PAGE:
Lift modernisation or lift replacement?
The question many clients ask is what is more cost-effective, lift modernisation or replacement?
The answer is not straightforward as many factors need to be considered along with the expenditure. The main factors are life expectancy and whether the equipment is fit for purpose (duty). Once you have the answers to those two questions you can consider selecting the correct equipment to meet the life expectancy and duty.
Beware, the most cost-effective solution may not be the answer as it may not realise the life expectancy and further modernisation or replacement may need to be effected much earlier than envisaged.
The type and intensity of use will impact directly on life expectancy. The target for life expectancy should be twenty years without major investment other than replacement of consumable parts. In this instance you must consider a well-engineered lift that is fit for purpose.
It should be noted that a low use lift may require robust finishes and doors, such as a lift in sheltered accommodation where wheelchairs and scooters are in frequent use. In this instance the standard model replacement lift may not be robust enough to provide a reliable service and modernisation may be the preferred solution.
The condition of the existing lift equipment and its age will be a useful indicator when considering the best solution to ensure longevity and reliability when modernisation or replacement is being proposed. Please be aware that lift use may have changed during the course of its life and this may distort the opinion.
You may then evaluate your future requirements based on the condition of the existing equipment, whether it is more economical to carry out a lift modernisation or lift replacement programme.
Please be aware that lift standards changed in August 2017 and an existing lift shaft may not be big enough to accommodate a lift designed in accordance with the new standards. The new design may require deeper pits and increased headroom which may be difficult or expensive to accommodate.
Fit for Purpose
In both instances described above it is essential that the lift has a robust specification based on expected use to ensure that life expectancy and reliability are achieved. It should also be pointed out that a maintenance regime carried out and enforced in accordance with the operation and maintenance manual is absolute to ensure that the lift performs as designed and provides mitigation in the event of any accident or incident.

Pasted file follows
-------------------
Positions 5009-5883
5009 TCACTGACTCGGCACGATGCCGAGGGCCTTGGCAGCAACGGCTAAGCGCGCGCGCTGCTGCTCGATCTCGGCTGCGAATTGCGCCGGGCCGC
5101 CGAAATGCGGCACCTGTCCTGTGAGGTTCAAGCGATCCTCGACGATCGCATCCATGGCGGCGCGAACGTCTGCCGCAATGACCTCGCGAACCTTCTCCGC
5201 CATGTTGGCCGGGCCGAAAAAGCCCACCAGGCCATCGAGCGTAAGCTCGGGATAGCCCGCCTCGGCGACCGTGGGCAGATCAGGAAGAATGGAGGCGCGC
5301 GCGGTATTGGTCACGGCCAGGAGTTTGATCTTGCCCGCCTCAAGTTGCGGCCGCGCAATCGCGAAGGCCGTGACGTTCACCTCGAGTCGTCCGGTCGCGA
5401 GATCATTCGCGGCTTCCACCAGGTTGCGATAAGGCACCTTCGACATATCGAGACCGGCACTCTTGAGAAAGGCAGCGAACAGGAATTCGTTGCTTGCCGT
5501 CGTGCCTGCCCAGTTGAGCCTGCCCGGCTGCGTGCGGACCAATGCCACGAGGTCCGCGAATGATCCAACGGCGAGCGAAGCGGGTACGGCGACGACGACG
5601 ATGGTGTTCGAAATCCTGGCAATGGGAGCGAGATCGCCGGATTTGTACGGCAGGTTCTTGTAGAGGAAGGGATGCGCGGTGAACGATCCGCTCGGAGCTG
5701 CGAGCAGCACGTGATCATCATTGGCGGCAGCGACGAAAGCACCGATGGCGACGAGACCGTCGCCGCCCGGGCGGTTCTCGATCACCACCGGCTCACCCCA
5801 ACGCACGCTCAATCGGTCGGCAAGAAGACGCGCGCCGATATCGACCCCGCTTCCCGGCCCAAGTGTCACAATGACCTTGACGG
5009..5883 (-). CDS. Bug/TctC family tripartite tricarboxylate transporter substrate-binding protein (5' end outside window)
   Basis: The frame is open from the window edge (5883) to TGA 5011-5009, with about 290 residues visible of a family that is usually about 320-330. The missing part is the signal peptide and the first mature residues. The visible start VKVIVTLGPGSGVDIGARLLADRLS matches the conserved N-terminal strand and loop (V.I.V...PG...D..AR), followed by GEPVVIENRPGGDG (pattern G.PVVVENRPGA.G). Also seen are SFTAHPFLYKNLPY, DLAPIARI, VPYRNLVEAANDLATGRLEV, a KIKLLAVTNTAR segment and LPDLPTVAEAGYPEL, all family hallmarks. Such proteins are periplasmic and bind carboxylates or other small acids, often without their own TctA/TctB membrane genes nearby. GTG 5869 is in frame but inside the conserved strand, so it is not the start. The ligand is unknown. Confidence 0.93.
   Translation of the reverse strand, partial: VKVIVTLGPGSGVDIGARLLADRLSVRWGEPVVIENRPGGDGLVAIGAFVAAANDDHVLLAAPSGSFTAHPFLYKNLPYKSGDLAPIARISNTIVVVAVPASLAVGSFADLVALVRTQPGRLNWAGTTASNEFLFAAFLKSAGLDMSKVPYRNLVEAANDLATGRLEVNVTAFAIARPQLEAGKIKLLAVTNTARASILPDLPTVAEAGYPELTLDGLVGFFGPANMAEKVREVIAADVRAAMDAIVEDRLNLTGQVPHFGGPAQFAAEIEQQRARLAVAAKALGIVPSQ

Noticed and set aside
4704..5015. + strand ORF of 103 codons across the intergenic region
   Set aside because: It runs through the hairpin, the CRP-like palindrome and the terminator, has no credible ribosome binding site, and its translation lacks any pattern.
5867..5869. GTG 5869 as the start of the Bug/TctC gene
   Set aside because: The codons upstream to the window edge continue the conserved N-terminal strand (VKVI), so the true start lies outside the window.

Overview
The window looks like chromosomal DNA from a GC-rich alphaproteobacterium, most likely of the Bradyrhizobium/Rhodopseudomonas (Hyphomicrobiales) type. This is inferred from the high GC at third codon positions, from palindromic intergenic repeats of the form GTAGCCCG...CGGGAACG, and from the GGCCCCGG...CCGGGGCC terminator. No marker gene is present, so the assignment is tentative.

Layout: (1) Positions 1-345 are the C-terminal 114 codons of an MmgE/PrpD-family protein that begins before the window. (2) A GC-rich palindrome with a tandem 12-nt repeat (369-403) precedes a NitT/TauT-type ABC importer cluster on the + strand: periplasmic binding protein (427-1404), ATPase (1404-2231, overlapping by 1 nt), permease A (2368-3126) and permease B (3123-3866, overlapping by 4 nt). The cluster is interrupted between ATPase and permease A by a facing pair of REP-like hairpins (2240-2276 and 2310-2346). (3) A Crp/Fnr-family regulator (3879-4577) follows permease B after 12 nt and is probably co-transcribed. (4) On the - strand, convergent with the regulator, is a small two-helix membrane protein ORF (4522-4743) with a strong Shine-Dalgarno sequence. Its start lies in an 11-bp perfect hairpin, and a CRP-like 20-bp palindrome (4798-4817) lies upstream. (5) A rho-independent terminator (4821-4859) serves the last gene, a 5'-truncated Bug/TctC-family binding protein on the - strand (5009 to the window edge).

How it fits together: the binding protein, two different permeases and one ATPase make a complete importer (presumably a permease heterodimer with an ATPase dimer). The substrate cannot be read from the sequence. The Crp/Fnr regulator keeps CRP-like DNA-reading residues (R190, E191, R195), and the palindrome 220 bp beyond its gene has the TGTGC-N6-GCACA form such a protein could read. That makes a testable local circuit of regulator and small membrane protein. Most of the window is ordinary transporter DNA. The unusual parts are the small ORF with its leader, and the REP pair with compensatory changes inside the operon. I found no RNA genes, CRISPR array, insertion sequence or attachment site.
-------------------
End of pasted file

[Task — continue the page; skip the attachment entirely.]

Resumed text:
Please be aware that some manufacturers offer a platform lift with a fully enclosed lift car and power operated car and landing doors that allow a new lift to be installed with a shallow pit and low headroom. The lifts do not comply with any recognised standards. The original design of these lifts is for very infrequent use by persons with a disability only. These are not for general use by passengers, buggies or movement of goods. The manufacturers’ manuals quite clearly state ‘for disabled persons only’, but these products are being offered as a conventional lift alternative. This is definitely a case of ‘not fit for purpose’ and lift reliability will be a major issue as currently being experienced by a lot of unsuspecting lift owners and users. This type of lift will not provide the typical life expectancy of a suitably specified conventional lift. Lift replacement will be a lot sooner than envisaged and prove much more difficult to install as major civil works will be required to accommodate a conventional lift.
Another area to be considered is compliance with British Standards. Model lifts designed and manufactured in accordance with the Lift Regulations and EN Standards may not include some of the additional items detailed in BS 7255 (Code of Practice for Safe Working on Lifts). It is essential that any lift offered includes these as standard.
In conclusion, there is no simple methodology to determine whether lift modernisation or replacement is the best solution when an existing lift is coming to the end of its life. The most cost-effective offer may not be the best solution and a higher, but not disproportionate cost may need to be considered.
If a modernisation is the preferred option, the relevant British Standards must be considered as the type of works to be carried out may invoke other works listed in other standards from the EN 81 suite.
You must ensure that all appropriate current legislation, codes of practice and standards are complied with, without reservation.